The association works with the Certified Financial Planner Board of Standards to help set criteria for certification, but NAPFA and the Board of Standards are separate organizations that operate at arm’s length and have no direct connection, John says.

Even though a fee-only planner doesn’t get commissions or sell stocks, that doesn’t mean you’re on your own when it comes to executing the investments the planner says are appropriate for you. Planners typically work with brokerage houses to create customers’ investment portfolios. For example, John’s business, Financial Focus Inc. in Wolfeboro, N.H., works with TD Ameritrade and Fidelity Investments to manage her customers’ transactions.

But it’s important to remember one thing, she says: “We do not benefit directly or indirectly from the selection of any particular security.”


Changing Regulation?

John says the U.S. Securities and Exchange Commission regulating financial planners is a good thing: “We don’t believe that self-regulation is effective. We really do think there should be some sort of discrete regulatory body, whether under the auspices of the SEC or the state or some kind of professional and consumer-oriented board. And it should be separate from any of the bodies that regulate specific functions related to financial planning, like securities.”

John says the cost for a fee-only planner can vary widely, depending on the kind of customer (such as an individual versus an institution), the size of his or her assets, the complexity of the plan, and whether the client needs continuing services or one-time advice.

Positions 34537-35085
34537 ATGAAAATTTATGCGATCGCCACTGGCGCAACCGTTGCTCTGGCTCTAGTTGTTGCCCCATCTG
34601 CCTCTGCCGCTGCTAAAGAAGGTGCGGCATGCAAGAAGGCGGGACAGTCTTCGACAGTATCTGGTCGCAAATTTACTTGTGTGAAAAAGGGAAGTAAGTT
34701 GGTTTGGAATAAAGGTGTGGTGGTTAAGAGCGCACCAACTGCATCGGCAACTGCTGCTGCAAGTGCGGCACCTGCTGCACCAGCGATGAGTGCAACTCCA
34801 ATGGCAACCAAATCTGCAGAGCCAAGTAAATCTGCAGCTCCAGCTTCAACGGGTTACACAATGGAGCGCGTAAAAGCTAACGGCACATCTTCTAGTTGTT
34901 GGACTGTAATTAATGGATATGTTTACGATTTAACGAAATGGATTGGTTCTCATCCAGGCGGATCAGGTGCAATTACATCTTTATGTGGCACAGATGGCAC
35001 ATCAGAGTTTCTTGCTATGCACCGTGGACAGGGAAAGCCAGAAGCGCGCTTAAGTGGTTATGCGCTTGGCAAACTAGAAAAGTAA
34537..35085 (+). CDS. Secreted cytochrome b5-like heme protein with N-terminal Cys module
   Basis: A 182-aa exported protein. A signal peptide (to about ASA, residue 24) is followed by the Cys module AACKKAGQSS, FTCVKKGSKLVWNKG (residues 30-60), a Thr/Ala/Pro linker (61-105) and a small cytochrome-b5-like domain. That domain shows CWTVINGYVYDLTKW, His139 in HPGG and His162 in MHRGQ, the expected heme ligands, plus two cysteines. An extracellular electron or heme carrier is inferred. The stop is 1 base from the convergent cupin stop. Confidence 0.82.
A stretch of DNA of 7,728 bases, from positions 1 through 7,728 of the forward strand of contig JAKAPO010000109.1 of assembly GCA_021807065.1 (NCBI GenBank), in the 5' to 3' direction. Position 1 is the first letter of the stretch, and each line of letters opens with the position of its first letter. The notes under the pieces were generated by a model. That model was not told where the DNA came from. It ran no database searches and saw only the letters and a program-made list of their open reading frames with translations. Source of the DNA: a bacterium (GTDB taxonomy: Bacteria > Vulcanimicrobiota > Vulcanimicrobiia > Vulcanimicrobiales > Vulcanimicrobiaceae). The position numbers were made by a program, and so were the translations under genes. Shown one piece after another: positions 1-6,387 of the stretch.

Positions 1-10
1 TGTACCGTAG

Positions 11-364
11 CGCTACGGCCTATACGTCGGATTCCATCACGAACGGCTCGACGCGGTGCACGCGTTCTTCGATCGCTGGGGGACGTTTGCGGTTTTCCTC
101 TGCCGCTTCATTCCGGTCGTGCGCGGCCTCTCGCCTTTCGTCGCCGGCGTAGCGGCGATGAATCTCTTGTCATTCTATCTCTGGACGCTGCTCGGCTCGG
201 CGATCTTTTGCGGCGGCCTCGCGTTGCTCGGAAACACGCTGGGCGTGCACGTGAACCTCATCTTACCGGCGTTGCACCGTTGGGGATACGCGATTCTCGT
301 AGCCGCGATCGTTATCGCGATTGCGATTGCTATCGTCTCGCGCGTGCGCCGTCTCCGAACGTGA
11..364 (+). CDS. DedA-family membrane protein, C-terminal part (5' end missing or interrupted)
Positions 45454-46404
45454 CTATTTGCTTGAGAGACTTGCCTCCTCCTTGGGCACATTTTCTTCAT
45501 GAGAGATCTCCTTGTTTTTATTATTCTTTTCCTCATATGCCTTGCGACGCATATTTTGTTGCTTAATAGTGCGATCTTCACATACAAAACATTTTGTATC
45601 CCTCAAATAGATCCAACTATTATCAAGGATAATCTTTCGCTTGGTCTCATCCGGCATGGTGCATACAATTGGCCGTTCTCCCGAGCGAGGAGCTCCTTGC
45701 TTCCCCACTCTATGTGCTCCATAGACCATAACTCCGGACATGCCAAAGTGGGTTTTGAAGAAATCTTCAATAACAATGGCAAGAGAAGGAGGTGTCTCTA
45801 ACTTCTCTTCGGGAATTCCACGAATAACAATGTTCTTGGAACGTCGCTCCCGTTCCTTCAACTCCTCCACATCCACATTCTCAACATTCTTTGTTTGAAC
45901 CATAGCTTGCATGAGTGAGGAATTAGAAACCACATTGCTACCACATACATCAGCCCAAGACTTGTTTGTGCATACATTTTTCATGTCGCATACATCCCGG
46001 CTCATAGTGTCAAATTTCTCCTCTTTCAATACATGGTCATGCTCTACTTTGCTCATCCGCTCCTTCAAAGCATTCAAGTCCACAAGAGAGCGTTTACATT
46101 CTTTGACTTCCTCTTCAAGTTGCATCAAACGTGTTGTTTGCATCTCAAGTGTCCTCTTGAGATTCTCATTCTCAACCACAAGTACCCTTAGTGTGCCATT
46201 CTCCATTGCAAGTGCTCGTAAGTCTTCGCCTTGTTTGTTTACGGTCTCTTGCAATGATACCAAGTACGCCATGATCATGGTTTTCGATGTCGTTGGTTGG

“It’s pretty typical for someone to be able to come in and have an introductory meeting, discuss what brought them in, and discover whether there’s a fit between the planner and the things the client cares about,” John says. Such meetings are usually free of charge, and if they drift into subjects that are properly part of what the planner charges for, the ethical planner will make that clear in advance.

Once a relationship is ongoing, the planner might charge a certain hourly fee, or a fee based on, for example, the total net worth of the client. “As a rule of thumb, the typical fee for portfolio management is around one percent per year,” John says.


Picking a Planner

You should choose a planner in the same way you would choose any other professional advisor for your business — a lawyer or an accountant, for instance. You might look for a planner who has other clients in businesses similar to yours. You should check each planner’s credentials and ask about his or her experience. Ask for references as well, and follow up on them. “And ask about fees — all fees,” John says.

Yes, it will take some time, and yes, it will cost you more up front to hire a fee-only planner instead of relying on a stockbroker whose services include investment planning. But if you think of everything you own as a building in which you’ll live for the rest of your life, you’ll want to know it’s on a solid foundation. And that will be worth the price.



Comments on this site are submitted by users and are not endorsed by nor do they reflect the views or opinions of COLE Publishing, Inc. Comments are moderated before being posted.